EEG Based Detection of Area of Interest in a Web page

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We focus on the problem of detection of the user’s area of interest within a single web page, or the web page of interest within different web pages. Current methods either use some kind of manual ranking, or apply parameters such as the time the user spends on a specific area of the page to determine the area of interest. We postulate that the attention level of the user while browsing is a more reliable indication of the user’s level of interest. We use EEG inputs from a NeuroSky MindWave headset to capture the user’s attention level in real time.

A background script in a web browser in a mobile device captures the part of the webpage currently being browsed by noting the percentage of the page that the user has scrolled to. The attention level and the percentage of the page scrolled are mapped using the timestamp as the key. Our solution is integrated with the mobile web browser architecture. Using our method, we determine and map the average attention level within the same page, and across different pages, for a range of websites and users. This can be useful in a number of applications including: providing inputs of user behavior to web developers for better web design, ranking different websites or videos as per user interest, inserting ads in the regions of a web page where the user is more likely to pay attention to.

Currently the web developer has no way of knowing which section, area or kind of content of the web page is interesting to the user, or which web pages browsed by one or more users are better at sustaining the user’s interest.

Having this information, as to which sections of the page are preferable to most web users, can have several advantages: it can help the website developer design the website in a better way to sustain the user interest for longer, also it can help them to garner more ad revenue by inserting ads near those portions of the website where the user has more interest. It can also help analytics firms like Alexa or Google to rank or analyze websites or media based on the comparative rankings of user interest.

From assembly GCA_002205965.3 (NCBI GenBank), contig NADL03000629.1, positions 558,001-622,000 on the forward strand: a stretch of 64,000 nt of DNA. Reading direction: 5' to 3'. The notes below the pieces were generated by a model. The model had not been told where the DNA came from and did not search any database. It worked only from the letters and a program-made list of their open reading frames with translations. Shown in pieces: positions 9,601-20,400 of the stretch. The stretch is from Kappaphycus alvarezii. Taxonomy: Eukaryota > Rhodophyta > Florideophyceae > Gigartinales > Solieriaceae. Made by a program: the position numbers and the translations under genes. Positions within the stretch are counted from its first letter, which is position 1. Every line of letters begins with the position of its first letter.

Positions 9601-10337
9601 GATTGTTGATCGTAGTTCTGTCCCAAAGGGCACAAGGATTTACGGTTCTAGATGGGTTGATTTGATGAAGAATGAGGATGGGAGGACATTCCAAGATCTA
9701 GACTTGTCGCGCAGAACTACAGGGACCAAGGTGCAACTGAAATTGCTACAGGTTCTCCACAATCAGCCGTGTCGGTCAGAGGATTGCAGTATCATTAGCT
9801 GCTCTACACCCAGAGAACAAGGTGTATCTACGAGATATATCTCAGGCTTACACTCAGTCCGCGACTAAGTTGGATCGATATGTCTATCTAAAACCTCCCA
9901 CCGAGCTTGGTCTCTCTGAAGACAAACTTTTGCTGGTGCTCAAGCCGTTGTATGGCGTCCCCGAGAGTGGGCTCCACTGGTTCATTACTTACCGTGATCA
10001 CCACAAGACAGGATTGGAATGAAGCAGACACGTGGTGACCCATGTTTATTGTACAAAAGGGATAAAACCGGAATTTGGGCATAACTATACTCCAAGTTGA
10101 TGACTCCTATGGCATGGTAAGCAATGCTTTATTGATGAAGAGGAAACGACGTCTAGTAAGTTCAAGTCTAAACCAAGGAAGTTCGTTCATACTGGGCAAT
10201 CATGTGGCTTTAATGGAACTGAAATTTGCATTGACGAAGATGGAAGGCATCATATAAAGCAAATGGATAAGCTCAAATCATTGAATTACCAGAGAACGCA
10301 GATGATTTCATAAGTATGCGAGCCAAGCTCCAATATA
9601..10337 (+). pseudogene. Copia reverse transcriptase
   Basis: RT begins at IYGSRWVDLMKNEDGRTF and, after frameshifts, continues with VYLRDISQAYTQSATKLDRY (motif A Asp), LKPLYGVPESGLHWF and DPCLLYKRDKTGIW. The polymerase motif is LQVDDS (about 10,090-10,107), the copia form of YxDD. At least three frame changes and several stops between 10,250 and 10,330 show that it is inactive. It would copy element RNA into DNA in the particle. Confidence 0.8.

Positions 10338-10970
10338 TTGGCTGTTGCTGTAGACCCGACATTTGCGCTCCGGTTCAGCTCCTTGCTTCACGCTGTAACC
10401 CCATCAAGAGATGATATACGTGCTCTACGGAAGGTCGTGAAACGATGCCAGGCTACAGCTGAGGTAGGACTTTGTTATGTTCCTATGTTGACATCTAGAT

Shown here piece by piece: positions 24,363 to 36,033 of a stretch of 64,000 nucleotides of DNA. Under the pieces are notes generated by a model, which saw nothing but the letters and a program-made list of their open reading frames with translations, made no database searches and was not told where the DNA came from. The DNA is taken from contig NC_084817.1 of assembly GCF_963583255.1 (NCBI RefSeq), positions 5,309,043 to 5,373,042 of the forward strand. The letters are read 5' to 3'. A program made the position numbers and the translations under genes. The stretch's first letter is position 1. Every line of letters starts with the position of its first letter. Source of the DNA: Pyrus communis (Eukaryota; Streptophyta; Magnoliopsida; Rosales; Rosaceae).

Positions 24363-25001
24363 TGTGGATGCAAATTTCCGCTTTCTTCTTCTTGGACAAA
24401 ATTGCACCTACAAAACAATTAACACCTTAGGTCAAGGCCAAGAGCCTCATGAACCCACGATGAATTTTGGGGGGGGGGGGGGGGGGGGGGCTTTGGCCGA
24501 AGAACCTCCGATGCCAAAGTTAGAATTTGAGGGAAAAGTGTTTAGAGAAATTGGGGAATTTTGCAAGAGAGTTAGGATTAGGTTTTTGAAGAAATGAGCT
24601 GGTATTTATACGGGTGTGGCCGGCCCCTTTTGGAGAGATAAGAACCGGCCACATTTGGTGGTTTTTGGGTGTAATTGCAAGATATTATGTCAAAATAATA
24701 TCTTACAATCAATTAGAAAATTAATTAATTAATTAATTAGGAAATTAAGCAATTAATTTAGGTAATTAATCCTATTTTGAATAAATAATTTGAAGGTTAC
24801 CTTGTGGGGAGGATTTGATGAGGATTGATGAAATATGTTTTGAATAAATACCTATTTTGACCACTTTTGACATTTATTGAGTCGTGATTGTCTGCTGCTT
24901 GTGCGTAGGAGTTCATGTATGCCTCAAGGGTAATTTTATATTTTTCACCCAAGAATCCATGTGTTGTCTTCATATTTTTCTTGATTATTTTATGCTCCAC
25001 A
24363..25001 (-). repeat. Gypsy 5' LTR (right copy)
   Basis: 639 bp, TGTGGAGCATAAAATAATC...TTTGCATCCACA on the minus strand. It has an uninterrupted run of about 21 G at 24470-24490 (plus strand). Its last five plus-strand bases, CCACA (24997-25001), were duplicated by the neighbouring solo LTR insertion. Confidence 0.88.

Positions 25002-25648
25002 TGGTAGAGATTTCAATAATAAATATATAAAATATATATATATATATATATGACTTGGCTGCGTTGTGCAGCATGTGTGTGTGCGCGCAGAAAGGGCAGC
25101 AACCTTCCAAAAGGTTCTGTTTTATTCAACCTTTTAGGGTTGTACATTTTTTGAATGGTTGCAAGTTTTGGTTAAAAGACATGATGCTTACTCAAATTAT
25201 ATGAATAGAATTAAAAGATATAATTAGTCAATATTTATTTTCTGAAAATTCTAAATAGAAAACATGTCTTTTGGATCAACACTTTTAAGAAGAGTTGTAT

Some studies have been done which track the user’s scroll position and eye gaze [10-11] to determine the time spent on different sections of the page to gauge the user’s interest. However the time spent alone is not that reliable an indicator of actual interest since the user might be distracted while thinking of something else or not understand some section of the website due to which the time spent is longer. Some measure of the actual concentration level of the user while browsing the web page would be more suitable for this purpose.

Other measures to rank webpages or content of webpages (such as YouTube videos or news articles) according to the user’s interest include having a manual ranking for the media content or the web page content. But here too, the manual ranking of the webpage content is prone to manipulation and there is no direct link between the user’s actual level of interest and the content.

Commercial grade EEG sensors such as those developed by NeuroSky [1] and Emotiv [2] are becoming popular and used for a number of gaming and focus based applications. Such kits can relay the user’s current attention or concentration level and communicate this data via Bluetooth in real time with a smart device such as a smartphone. Using such kits, one can determine the concentration level of the user when they are browsing a specific section of the web page.

In this paper we use EEG sensors to determine the interest level of the user and map it to the section that the user is reading on the current webpage, captured via the scroll position. Our implementation is integrated with the mobile web browser architecture; although an equivalent method can be used with desktop browsers also.

The rest of the paper is organized as follows: in section 2 we look at related work in the area. Section 3 introduces our proposed solution using EEG to capture the current attention level. Section 4 gives the browser architecture, including the elements to capture the currently browsed section of the webpage and map it to the current attention level captured by the EEG sensor. Section 5 covers the results of some experiments we performed to measure the user’s attention level for different sections of the same web page and with different web pages. Section 6 concludes the paper and suggests some avenues for future work in this area.

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